EU moves to shore up price of carbon permits in the ETS

The EU has moved to shore up the faltering price of CO2 emissions in the ETS as current low price is failing to encourage companies to reduce their greenhouse gas output. However, the changes are relatively minor, too minor to do much good, resulting in changes in the timings of auctions of carbon permits, rather than the large-scale reforms that campaigners and green businesses had urged. The current carbon price is about €7 (£5.40) per tonne of carbon, which is well below the price of €25-40 per tonne that analysts say is needed to encourage companies to change their behaviour. The price is so low due to the recession and lelss economic activity in the EU so there is a glut of excess permits.Some companies will be able to avoid paying for carbon for years to come. Sandbag says that 2.2bn allowances need to be removed to restore the scarcity envisaged before the recession.


EU moves to shore up price of carbon emissions

Changes to emissions trading scheme are not the large-scale reforms that campaigners and green businesses had urged

by Fiona Harvey, environment correspondent (

The European Union moved to shore up the faltering price of carbon dioxide emissions on Wednesday, amid widespread concern that the current low price is failing to encourage companies to reduce their greenhouse gas output.

But the changes announced to the emissions trading scheme are relatively minor, resulting in changes in the timings of auctions of carbon permits, rather than the large-scale reforms that campaigners and green businesses had urged.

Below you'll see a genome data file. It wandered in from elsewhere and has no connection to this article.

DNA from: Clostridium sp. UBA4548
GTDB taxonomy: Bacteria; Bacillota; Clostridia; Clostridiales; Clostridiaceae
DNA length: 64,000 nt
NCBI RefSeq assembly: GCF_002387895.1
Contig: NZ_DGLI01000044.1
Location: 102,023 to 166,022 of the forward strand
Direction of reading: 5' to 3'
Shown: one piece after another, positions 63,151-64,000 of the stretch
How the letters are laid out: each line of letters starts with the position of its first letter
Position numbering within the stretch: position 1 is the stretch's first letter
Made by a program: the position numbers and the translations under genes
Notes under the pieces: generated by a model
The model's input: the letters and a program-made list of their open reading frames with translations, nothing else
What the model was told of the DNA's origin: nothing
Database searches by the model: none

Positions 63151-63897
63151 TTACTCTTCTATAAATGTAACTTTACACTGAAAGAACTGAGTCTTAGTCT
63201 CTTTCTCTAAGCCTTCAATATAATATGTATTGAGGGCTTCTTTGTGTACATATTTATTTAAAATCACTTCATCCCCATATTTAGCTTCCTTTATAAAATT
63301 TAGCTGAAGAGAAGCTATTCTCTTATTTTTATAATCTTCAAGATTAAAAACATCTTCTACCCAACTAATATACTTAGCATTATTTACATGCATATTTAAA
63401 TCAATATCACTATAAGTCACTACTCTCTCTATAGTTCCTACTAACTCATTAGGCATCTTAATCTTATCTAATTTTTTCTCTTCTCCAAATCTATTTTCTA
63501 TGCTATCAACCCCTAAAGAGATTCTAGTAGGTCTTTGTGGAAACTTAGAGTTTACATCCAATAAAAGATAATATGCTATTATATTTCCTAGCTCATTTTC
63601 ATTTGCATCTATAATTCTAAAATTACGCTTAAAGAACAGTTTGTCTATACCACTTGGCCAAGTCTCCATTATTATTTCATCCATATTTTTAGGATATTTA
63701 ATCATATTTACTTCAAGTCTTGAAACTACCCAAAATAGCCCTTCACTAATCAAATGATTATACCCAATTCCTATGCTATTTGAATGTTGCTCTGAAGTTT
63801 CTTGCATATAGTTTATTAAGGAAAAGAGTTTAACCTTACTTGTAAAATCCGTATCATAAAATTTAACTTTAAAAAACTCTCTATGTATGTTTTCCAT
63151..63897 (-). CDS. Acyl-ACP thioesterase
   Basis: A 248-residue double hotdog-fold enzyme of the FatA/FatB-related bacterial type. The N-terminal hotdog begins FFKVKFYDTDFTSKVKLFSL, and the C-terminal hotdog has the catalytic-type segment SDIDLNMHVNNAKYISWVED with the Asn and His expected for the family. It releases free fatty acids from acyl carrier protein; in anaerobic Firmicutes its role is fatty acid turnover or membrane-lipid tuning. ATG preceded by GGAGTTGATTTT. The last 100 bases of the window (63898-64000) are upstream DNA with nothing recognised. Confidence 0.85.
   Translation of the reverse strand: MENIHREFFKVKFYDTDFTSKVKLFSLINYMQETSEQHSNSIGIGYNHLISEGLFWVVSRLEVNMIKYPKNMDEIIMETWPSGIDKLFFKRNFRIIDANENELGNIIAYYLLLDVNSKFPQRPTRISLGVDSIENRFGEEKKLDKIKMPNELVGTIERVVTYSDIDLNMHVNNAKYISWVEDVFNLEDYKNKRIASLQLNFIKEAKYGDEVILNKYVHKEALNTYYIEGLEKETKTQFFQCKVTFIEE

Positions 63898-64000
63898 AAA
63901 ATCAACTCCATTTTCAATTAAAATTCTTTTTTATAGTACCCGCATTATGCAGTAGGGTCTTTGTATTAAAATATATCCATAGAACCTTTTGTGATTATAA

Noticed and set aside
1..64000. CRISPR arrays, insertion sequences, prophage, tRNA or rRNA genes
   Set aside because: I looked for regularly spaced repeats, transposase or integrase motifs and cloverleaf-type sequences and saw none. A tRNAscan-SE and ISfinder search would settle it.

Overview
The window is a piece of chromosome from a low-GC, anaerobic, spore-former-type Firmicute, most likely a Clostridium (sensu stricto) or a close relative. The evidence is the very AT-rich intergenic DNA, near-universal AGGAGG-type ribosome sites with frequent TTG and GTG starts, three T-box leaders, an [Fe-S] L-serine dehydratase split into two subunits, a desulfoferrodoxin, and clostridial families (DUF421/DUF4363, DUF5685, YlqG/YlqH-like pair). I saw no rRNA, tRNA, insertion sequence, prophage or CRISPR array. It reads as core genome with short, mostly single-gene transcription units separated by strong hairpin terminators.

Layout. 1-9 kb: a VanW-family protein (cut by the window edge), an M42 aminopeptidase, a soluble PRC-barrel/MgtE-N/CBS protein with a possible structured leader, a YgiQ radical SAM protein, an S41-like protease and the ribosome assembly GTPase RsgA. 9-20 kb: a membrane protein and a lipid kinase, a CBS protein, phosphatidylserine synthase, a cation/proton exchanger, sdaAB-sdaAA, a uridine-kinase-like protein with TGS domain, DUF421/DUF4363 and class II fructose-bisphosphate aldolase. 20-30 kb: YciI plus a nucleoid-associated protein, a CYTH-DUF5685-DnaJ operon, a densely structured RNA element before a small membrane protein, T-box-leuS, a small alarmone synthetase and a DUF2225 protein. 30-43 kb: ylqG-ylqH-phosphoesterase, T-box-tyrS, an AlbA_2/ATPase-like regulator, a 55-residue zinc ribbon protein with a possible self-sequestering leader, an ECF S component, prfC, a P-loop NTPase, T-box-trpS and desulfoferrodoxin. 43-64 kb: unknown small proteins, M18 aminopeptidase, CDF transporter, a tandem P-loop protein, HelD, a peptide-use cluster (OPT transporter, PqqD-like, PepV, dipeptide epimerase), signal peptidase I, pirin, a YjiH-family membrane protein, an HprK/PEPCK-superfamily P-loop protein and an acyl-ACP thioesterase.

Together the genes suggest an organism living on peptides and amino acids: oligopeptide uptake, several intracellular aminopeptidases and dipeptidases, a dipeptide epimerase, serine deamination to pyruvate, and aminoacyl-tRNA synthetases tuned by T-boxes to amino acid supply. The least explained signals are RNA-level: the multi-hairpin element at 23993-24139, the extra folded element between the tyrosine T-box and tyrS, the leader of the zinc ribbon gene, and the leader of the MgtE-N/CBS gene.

The current carbon price stands at about €7 (£5.40) per tonne of carbon, which is well below the price of €25-40 per tonne that analysts say is needed to encourage companies to change their behaviour. After the proposals were announced on Wednesday morning, the price of carbon dipped to €6.70, in an indication that analysts had been expecting bigger changes.

As Europe‘s economic activity has slumped in the past few years, the number of carbon permits available to companies for free has heavily outstripped the number they need. Many companies have been hoarding the permits they receive for free, with some now sitting on billions of euros’ worth of carbon allowances that will let them evade paying a price for their emissions for years.

Connie Hedegaard, climate chief at the European commission, said: “The EU [carbon market] has a growing surplus of allowances built up over the last few years. It is not wise to deliberately continue to flood a market that is already oversupplied. This is why the commission today has paved the way for changing the timing of when allowances are auctioned. This short-term measure will improve the functioning of the market.”

Even this modest step is not certain to be put into practice, however, as member states and MEPs must agree first, so that the changes can come into force early in 2013. Hedegaard promised that further, more sweeping reforms would be examined: “After the summer recess, the commission will also finalise the options for long-term structural measures.”

The changes to the carbon market have been the subject of a growing row between Hedegaard and her counterpart in the commission, the energy chief Günther Oettinger. The two have a history of disagreements, and Oettinger is understood to object to big reforms to the way the carbon market operates. The most effective way to raise the price of carbon under the scheme would be to reduce the number of permits available, and the easiest way to do this would be to cut the allocation of future permits scheduled for the next few years, by setting aside a large number. However, this would be legally and politically complex so the compromise proposed would allow for gradual changes that would not amount to a full set aside yet.